Academic ranks in Denmark

From Infogalactic: the planetary knowledge core
Jump to: navigation, search

Academic ranks in Denmark are the titles, relative importance and power of professors, researchers, and administrative personnel held in academia.

Overview

Administrative positions:

  • Rektor (rector)
  • Dekan (dean), head of a faculty (human sciences, natural sciences etc.)
  • Institutleder (department manager), head of a department (computer science, mathematics etc.)

Academic positions:

  • Professor
  • Lektor (associate professor), time traditionally divided as 50-40-10 between teaching, research, and administration
  • Adjunkt (assistant professor), usually almost the same teaching/research/administration division as lektor, although sometimes a little more time for research
  • Post-doc, generally a research position, but with the possibility of teaching
  • Ekstern Lektor part-time teaching at university. Does not normally require a research degree (PhD or equivalent)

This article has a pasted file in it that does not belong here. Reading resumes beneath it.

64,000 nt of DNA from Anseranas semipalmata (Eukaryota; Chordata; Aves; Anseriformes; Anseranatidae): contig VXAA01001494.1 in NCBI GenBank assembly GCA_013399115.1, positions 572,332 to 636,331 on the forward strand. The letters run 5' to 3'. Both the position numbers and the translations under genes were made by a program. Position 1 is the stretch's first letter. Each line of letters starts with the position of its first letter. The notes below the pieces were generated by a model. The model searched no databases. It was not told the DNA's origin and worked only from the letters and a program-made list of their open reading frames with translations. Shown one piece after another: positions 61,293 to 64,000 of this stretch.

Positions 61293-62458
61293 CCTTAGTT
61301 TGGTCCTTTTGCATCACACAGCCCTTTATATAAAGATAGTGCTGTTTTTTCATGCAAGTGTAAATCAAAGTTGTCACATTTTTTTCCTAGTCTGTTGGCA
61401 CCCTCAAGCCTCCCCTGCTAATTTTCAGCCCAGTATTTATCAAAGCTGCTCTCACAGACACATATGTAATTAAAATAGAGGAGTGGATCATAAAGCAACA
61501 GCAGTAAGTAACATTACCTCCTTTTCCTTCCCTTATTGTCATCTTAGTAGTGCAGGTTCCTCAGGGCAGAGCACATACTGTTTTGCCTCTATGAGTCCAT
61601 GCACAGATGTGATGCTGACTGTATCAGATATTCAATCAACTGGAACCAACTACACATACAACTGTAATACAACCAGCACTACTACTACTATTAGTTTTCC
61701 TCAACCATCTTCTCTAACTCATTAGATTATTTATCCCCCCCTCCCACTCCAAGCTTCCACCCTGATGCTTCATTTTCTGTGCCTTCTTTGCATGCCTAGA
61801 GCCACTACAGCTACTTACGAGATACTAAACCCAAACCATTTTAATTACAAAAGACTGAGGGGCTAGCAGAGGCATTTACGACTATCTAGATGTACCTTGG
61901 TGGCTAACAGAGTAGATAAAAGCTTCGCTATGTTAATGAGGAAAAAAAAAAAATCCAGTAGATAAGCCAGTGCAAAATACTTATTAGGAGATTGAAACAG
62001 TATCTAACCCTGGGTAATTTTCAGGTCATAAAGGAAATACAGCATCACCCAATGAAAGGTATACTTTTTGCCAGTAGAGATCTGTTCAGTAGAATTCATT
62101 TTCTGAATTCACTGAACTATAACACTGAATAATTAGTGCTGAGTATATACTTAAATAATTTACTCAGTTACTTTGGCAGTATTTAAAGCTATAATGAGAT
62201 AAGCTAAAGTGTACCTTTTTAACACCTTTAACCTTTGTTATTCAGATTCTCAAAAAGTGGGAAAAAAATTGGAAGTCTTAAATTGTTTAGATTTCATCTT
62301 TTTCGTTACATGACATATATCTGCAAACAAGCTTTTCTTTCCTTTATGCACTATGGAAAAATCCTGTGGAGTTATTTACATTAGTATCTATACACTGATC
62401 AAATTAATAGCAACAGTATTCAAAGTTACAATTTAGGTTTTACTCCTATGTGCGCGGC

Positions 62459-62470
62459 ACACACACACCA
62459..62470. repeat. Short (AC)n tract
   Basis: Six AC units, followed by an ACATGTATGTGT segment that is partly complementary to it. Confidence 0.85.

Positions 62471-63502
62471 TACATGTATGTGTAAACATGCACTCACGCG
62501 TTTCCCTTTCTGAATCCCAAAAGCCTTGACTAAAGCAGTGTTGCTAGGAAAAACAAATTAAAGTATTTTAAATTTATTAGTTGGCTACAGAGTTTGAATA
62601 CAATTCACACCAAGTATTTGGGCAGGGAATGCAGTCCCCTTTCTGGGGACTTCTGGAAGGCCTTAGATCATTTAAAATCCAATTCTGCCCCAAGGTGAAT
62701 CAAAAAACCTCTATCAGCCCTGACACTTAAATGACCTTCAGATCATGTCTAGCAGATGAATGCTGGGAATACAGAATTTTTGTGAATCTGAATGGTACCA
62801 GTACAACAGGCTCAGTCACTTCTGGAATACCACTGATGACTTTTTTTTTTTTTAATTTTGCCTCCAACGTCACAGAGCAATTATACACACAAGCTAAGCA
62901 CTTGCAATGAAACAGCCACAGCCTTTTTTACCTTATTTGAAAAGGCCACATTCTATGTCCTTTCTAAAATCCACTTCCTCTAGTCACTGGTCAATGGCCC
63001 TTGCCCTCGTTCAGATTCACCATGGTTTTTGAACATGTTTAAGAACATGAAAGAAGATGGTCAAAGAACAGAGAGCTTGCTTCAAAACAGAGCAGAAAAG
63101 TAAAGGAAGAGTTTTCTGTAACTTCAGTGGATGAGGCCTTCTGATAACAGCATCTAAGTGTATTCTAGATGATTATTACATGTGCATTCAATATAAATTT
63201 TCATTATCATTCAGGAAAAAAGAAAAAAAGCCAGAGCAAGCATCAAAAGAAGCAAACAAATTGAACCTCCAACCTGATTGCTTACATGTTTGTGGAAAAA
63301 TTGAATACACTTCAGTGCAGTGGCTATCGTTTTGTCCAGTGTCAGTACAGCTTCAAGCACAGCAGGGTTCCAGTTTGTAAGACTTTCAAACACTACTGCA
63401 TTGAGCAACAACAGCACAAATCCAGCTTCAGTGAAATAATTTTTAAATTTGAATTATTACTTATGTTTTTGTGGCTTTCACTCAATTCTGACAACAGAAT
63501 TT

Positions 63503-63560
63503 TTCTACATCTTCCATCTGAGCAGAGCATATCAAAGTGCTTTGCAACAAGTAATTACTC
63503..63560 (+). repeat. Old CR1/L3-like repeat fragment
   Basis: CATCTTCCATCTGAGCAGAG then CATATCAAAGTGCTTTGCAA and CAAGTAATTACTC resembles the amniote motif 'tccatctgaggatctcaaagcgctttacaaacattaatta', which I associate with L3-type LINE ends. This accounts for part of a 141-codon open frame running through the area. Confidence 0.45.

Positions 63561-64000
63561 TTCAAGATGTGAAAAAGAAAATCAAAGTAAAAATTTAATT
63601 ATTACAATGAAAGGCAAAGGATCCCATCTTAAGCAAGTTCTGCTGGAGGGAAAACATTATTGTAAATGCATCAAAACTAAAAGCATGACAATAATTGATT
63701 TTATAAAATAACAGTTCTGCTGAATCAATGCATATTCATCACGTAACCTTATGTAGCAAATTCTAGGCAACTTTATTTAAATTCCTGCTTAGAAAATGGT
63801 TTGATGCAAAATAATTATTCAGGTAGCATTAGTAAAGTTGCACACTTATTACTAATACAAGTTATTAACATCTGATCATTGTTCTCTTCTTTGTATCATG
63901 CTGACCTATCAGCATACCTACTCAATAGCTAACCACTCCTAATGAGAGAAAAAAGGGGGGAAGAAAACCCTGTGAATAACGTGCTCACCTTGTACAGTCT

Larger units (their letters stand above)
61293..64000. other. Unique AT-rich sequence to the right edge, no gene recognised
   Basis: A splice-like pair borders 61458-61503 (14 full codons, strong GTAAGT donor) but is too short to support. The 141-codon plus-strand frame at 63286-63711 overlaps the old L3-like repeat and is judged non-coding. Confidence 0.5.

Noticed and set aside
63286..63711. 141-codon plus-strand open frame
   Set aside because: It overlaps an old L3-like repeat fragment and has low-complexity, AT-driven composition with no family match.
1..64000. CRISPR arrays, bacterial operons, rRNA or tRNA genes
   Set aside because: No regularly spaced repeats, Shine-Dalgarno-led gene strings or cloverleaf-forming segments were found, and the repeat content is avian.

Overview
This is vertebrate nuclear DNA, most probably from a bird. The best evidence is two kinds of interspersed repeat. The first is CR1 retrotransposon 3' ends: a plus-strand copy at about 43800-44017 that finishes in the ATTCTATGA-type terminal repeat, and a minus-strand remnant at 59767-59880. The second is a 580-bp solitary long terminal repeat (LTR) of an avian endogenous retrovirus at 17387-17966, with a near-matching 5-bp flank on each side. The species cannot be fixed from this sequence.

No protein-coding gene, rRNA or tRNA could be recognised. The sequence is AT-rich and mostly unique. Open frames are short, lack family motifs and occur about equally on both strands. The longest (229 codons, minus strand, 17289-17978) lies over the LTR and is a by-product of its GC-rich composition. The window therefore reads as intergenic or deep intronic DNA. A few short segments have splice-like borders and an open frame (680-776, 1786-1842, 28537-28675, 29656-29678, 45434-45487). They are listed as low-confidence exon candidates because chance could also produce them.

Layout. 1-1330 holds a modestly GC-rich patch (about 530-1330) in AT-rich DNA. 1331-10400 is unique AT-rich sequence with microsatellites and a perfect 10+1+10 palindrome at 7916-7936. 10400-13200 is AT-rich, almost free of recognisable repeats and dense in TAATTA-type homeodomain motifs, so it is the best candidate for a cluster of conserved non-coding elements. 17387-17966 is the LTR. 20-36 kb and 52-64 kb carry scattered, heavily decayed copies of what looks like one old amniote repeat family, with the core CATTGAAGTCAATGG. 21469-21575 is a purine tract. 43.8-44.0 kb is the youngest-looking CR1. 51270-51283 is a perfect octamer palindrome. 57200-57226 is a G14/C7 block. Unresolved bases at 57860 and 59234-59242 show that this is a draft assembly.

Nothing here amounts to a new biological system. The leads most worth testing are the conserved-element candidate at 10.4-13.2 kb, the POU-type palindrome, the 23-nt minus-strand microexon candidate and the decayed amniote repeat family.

Professorship

In Denmark the word professor is only used for full professors. An associate professor is in Danish called a lektor and an assistant professor is called an adjunkt. Before promotion to full professorship, one can get a time limited (usually 5 years) post as an MSO (professor med særlige opgaver) or "professor with special responsibilities." The post of professor with special responsibilities involves fixed-term specific functions as well as duties that are otherwise associated with professorships. The qualification requirements correspond to those of ordinary professorships. This position gives time for the school to raise funds for the permanent professorship. An additional step between lektor and full professor is docent. A docent has the same work as a professor but they do not actively take part in senior administrative duties, such as heading a department. The Danish PhD does not come with a title; only the local docent, after a similar extended thesis to the German docent, brings the right to be addressed as doktor.

References